A Model for Predicting Signal Transmission Performance of Wireless Sensors in Poultry Layer Facilities

Darr, Matthew
Zhao, Lingying
Darr, Matthew
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Agricultural and Biosystems Engineering

Wireless sensor networking technology has great potential to advance monitoring of animal environments. Recent applications are very limited due to a lack of understanding of the performance of wireless sensors in large-scale, concentrated, and confined animal feeding operations. Wireless sensor performance in poultry layer facilities was evaluated through empirical testing of path loss, which was measured as the received signal strength indicator value, using two commercial wireless sensor modules connected in a point-to-point configuration. Significant path loss was caused by free space, animal cages, animal presence, and concrete floor separations. The influence of each affecting factor was modeled based on the single slope derivation of the Friis free space path loss model. The transmission efficiency factor within a single aisleway was found to be 2.6. Fully stocked animal cages yielded an additional 22.5 and 24.9 dB path loss for one and two cages, respectively. Concrete floors separating levels of the test layer facility exhibited an additional path loss compared to the path loss at a similar distance when not separated by concrete. A two-dimensional path loss prediction model was developed based on the log of transmission distance, the number of aisle separations, a second-order aisle separation term, and an interaction term between separation distance and aisle separation. The model was able to predict 86% of the system variability and was able to produce an average error of -0.7 dB for all combined points. The model results are based on experimental measurements made versus a 1 mW transmission source and can thus be accurately scaled to predict the performance of higher or lower power transmission systems within a similarly designed poultry layer facility.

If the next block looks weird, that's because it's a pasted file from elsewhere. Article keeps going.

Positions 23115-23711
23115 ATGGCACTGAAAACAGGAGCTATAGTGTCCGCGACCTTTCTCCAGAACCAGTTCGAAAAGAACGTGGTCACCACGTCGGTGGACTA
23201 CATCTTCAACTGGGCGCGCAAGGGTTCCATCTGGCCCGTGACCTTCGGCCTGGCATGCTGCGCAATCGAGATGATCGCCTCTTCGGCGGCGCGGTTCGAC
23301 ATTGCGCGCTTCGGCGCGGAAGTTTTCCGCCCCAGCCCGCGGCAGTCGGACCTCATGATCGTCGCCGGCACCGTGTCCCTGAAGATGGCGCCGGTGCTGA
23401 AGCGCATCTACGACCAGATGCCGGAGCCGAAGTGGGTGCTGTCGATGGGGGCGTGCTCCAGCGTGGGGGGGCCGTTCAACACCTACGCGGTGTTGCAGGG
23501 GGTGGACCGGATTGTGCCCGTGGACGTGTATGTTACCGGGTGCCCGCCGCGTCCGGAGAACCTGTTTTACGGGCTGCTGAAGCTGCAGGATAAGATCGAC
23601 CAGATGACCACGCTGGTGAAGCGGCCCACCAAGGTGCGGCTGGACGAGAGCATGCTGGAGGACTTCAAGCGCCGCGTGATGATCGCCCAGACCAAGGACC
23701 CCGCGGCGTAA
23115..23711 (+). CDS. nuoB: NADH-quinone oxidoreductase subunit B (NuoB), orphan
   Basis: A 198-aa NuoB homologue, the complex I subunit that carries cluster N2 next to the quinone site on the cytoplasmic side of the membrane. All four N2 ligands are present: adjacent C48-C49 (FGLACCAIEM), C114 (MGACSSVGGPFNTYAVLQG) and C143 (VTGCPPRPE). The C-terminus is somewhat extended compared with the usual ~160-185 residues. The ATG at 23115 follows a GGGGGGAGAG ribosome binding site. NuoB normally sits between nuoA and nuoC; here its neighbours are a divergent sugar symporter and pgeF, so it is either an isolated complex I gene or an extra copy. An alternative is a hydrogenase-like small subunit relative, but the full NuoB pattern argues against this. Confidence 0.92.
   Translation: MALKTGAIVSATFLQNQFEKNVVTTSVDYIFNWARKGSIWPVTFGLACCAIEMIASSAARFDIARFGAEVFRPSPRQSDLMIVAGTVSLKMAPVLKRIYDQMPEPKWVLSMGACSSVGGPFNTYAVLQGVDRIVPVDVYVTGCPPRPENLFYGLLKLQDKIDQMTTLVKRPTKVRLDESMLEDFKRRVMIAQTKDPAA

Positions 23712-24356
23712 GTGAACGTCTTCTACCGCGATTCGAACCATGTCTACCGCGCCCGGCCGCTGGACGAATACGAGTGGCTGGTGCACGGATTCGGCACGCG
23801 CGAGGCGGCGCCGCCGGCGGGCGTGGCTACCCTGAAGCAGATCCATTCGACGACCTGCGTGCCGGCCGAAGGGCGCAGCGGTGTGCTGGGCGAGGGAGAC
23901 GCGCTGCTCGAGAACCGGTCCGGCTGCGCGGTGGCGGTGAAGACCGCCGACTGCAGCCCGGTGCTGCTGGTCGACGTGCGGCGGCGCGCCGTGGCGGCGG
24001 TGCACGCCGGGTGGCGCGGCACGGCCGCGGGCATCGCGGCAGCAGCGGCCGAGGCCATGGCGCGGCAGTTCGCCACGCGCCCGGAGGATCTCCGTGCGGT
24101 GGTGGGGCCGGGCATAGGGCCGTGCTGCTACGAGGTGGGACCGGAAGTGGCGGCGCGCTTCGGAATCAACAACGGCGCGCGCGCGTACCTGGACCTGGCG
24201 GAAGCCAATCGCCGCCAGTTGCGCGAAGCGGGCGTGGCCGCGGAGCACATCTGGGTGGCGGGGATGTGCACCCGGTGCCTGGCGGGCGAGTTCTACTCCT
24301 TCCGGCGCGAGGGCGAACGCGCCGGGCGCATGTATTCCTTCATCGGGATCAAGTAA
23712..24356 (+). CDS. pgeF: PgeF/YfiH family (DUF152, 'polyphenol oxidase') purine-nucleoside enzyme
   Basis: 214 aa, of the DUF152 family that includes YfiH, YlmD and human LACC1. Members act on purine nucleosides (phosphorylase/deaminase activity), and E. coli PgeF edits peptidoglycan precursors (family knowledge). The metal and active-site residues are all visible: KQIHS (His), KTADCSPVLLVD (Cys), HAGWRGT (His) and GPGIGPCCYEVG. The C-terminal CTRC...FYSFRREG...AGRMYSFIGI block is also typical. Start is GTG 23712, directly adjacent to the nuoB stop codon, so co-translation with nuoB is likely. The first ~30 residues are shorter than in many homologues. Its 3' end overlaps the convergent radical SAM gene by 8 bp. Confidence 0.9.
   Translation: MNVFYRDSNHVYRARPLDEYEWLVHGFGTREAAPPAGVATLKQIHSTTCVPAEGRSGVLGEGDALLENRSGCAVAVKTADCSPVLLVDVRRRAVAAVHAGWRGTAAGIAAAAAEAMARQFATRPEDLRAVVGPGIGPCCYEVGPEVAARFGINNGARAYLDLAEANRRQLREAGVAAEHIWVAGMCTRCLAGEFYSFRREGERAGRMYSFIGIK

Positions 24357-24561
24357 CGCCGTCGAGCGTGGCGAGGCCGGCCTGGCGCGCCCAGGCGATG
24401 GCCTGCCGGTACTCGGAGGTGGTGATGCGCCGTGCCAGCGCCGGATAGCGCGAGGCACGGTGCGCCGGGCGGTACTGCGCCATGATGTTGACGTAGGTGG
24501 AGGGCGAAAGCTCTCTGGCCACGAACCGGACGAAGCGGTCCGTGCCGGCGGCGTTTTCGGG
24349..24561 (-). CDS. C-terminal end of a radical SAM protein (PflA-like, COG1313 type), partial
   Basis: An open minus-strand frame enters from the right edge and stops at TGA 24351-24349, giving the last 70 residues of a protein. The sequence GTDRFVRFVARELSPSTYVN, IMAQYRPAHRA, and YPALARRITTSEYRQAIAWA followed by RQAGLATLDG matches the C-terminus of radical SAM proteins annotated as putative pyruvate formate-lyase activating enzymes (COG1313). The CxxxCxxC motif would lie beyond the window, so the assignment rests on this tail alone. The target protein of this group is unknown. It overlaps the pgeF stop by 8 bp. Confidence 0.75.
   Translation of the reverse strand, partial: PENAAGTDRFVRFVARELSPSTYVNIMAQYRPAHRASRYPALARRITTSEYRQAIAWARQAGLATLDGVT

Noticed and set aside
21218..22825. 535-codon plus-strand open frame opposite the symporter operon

This article is from Transactions of the ASABE 51, no. 5 (2008): 1817–1827.